"The Condemned Door" (translation by Rebecca Bourke)


The Icelandic musician KK (Kristján Kristjánsson) performs a song entitled "Grand Hótel"; it appears on his 1995 album Gleðifólkið and also (in a different version) on Lifað og leikið, a 2000 collaboration with Magnús Eiríksson (aka Maggi Eiríks). I understand exactly two words of the lyrics (the title), but the music is suitably haunting, or haunted.

Robert Coover wrote a short book entitled The Grand Hotels (of Joseph Cornell). It's out of print and the publisher (Burning Deck) no longer exists. I haven't been able to track down a copy at a reasonable price.

Friday, May 03, 2024

Bright Lights

It's hard enough for me to wrap my head around the idea that a record I first listened to when I was in my twenties is now fifty years old, and even more remarkable that the people who were responsible for it are still around to reminisce about its creation. Richard and Linda Thompson's album I Want to See the Bright Lights Tonight was released on April 30, 1974. Though the recording process, which had taken place a year earlier, had been a breeze, relatively speaking, Island Records was unenthusiastic with the result and it took a change of management to get the album out of the can. When it did come out it failed to sell. A decade or so later (about the time I discovered it) critics began to talk it up and by now it's widely considered a milestone.

One of the finest electric guitar players of his generation, Richard was a veteran of the British folk-rock combo Fairport Convention and had produced one quirky solo album, Henry the Human Fly, which also initially failed to find an audience. Linda Pettifer had some experience doing musical odd jobs and had recorded a few singles. They met, eventually married, and began performing as a duo. Richard was developing his songwriting gifts (hers would lie dormant until much later, after they split up); Linda was the better singer. He played the primary instrumental parts and wrote out most of the rest. Corporate involvement in artistic decisions appears to have been nil. What suit, after all, would have approved a record that featured a guitar solo imitating a bagpipe, that made use of an eclectic array of instruments including krummhorns, a dulcimer, and a silver band, that boasted not a single love song, and that ended with an instrumental part lifted from Erik Satie? Or that began a lullaby with lyrics like the following?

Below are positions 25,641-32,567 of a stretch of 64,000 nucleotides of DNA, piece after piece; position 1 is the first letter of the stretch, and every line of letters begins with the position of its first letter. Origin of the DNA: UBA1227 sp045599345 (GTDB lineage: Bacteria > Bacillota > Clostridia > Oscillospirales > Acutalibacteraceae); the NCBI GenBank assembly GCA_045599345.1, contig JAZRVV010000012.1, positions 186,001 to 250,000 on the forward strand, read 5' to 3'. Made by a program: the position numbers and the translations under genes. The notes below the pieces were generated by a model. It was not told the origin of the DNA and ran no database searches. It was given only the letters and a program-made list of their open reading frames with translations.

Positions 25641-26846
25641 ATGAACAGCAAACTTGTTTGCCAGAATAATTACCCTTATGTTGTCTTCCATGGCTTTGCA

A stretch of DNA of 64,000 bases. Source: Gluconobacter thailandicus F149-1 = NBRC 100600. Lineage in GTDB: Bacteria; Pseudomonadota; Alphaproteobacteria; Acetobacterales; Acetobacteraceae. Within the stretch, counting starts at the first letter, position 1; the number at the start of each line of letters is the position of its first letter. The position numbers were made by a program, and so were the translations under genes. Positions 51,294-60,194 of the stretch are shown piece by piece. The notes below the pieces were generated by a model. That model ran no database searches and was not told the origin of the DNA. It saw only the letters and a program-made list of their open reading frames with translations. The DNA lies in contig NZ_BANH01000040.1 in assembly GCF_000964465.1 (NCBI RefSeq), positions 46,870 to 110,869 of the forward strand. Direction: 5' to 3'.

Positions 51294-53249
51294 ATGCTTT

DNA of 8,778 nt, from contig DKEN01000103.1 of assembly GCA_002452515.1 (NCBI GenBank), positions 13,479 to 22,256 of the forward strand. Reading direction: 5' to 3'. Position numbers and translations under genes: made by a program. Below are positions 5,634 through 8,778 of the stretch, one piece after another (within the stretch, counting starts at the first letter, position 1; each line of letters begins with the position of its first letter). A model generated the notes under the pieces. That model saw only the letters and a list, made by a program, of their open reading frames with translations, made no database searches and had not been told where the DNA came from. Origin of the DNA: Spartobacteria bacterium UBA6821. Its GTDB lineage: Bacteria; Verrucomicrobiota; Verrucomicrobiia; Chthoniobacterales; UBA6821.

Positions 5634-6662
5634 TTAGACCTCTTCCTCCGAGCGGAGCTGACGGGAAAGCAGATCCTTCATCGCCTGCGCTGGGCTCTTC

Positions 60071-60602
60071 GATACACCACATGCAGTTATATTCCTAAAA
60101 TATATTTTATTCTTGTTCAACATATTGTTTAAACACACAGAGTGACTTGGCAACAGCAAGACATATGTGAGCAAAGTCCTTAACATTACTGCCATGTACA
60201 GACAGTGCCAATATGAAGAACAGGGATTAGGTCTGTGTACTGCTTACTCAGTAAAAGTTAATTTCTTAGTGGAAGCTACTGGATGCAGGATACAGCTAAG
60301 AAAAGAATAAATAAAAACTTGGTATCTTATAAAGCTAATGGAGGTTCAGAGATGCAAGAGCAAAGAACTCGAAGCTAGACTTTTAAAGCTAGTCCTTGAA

I feel for you, you little horror
Safe at your mother's breast
No lucky break for you around the corner
'Cos your father is a bully
And he thinks that you're a pest
And you sister she's no better than a whore
The album's few relatively upbeat songs include one about looking forward to death, another about heading out to a dive to watch drunks get into fights, and this cheeky, in-your-face ditty sung by a one-legged panhandler:
I've been down to London
I've been up to Crewe
I travel far and wide
To do the work that I do
Cause I love taking money
Off a snob like you
For I'm only a poor little beggar girl
All of this grimness and despondency would be insufferable if it wasn't simultaneously funny. The witty, unsparing lyrics draw on the repertoire of the British music hall and other national vernacular song traditions, but it's only superficially a "folk" record. It's a mature, nuanced artistic statement about life from a couple who, incredibly, were still in their mid-twenties. There isn't a bad song in the lot.




The Thompsons made five more albums together and had three children before their marriage went up in flames. (They are now on friendly terms.) Richard still performs and records regularly. Linda eventually had to give up singing because of dysphonia but she has remained involved as a songwriter, most recently by means of a record entitled Proxy Music, on which friends and family handle the vocals. The website Life of the Record has put together an hour-long program devoted to Bright Lights; it features extended commentary by Richard and briefer remarks by Linda (read by their daughter Kami). Other fiftieth-anniversary appreciations can be found below:

Pop Matters
New Statesman
Paste

Monday, April 22, 2024

Runaway



The traditional ballad heard here is at least three hundred years old but doesn't seem to have run out of steam. This lovely, fairly recent rendition is credited to a group called Hurray for the Riff Raff; the singer (who, as it happens, is Puerto Rican) is Alynda Segarra.